Astros #1 Draft Pick: Catcher Korey Lee, a powerful arm and bat

jwehr
MILWAUKEE, WISCONSIN - APRIL 10: Jose Altuve #27 of Houston Astros rests his hat and glove in the dugout before the game against the Milwaukee Brewers at Miller Park on April 10, 2016 in Milwaukee, Wisconsin. (Photo by Dylan Buell/Getty Images)
MILWAUKEE, WISCONSIN - APRIL 10: Jose Altuve #27 of Houston Astros rests his hat and glove in the dugout before the game against the Milwaukee Brewers at Miller Park on April 10, 2016 in Milwaukee, Wisconsin. (Photo by Dylan Buell/Getty Images) /
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With the 32nd pick in the 2019 MLB Draft, the Houston Astros select catcher Korey Lee, out of the University of California Golden Bears.

A lot has been said about who the Astros were going to select this past week. A lot of speculation bounced between a college bat or a high school pitcher, most notably JJ Goss out of Cypress Ranch High School. The Astros addressed a massive need in their system that is a sneaky good weapon to boot in Korey Lee.

Let’s get the lazy analysis out of the way here. MLB.com had Lee ranked as the #119 overall player in the draft. Baseball America had him #133. Some may say this is a reach. This is also baseball. Where a player can get drafted in the 40th round and become a Hall of Famer. So let’s just temper the criticism there.

Korey Lee stands at 6-1, 205 pounds, hitting from the right side of the plate. Scouts rave about his arm, indicating that at times, it can reach in the 70 range on a 0-80 rate scale. He has thrown runners out with ease sitting between 87-91 MPH when throwing to second. His ability to receive has gotten better over the last three years he has been playing. He has also seen time playing at third base, first base, and designated hitter for the Golden Bears over the course of his time in Southern California.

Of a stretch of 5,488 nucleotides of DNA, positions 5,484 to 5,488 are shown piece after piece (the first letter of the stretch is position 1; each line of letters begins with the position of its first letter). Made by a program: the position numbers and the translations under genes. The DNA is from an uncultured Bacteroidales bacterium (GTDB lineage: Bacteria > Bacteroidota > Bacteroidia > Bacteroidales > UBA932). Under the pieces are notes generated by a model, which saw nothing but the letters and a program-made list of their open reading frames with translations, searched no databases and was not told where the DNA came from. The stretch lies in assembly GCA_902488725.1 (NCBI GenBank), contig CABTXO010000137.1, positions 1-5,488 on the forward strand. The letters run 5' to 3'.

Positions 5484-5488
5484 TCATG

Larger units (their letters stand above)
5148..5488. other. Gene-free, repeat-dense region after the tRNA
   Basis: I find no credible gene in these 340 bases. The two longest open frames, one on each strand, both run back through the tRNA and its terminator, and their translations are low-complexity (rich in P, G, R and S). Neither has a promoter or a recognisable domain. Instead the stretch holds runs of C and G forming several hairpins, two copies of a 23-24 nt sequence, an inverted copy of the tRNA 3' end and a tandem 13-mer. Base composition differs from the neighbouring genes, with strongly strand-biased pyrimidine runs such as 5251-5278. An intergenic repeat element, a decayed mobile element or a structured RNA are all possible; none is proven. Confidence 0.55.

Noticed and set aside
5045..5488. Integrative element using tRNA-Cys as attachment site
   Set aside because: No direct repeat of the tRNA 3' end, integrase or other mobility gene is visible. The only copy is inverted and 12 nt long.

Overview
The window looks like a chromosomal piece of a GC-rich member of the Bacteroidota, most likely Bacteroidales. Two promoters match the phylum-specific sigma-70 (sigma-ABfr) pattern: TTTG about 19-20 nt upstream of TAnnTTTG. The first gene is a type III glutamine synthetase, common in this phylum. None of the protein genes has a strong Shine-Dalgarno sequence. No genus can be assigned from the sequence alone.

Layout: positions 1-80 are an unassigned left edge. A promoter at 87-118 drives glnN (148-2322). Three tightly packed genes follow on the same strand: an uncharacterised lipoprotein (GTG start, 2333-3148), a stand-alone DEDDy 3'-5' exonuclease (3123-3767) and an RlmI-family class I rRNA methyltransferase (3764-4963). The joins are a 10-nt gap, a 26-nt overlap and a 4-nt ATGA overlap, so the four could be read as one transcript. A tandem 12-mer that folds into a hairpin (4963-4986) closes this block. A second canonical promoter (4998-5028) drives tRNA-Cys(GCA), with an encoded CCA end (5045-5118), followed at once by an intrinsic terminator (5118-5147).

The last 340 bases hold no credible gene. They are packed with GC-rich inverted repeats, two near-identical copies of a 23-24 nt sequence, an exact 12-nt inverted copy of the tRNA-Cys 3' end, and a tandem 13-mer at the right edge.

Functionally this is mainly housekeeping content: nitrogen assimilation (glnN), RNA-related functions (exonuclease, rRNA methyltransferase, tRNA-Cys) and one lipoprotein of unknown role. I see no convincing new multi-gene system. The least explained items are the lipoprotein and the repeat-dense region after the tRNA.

The young 20-year-old’s bat rates out as an average to above-average bat, most notably, being previously ranked at the lower end of “below-average” in his freshman and sophomore seasons. In his freshman year, he sported a .277 average and .676 OPS in 65 games. This number drastically fell to a .238 average in his sophomore season.

The ability to hit behind prolific hitters, such as teammate Andrew Vaughn (selected #3 overall tonight), has given Lee the ability to feed off pitchers. His 2019 season saw his average rise a complete 100 points to a .338 average hitting behind Vaughn. His OPS has spiked to 1.045 and he hit a career-high 15 home runs over the course of 198 games this year.

Many scouts are now raving about his ability to hit, and with a dearth of prolific hitters on this Astros team, there’s no doubt Lee could make his mark sitting at the bottom of the line-up potentially hitting at spots six through nine.

Considering the only catching prospect the Astros have in their system, there also stands to be no doubt that Lee can skyrocket through the system, and find himself hitting at Double-A Corpus this time next year, like fellow first-round draft pick Seth Beer.

Some comparisons have Lee as a Mike Napoli type. Hitting for power and throwing out runners with ease. I would tend to agree, maybe somewhere between a Napoli, Salvador Perez or Yasmani Grandal comp if he can hit for average at the major league level.

This is what Jeff Luhnow has said about his selection.

Either way, the Astros just got one of the best under-the-radar catching prospects in this year’s draft and addressed a dire need in their farm system.

Next. Astros Triple-A Notes: Alvarez, Sneed, Quintana impress. dark

A right combination it is. With the players we have on this team, and the obvious need for youth at the catcher position, I wouldn’t be surprised if Lee was in the majors come 2020-2021.

DRAF PICK GRADE: A to A-

OVERALL DRAFT GRADE: A-

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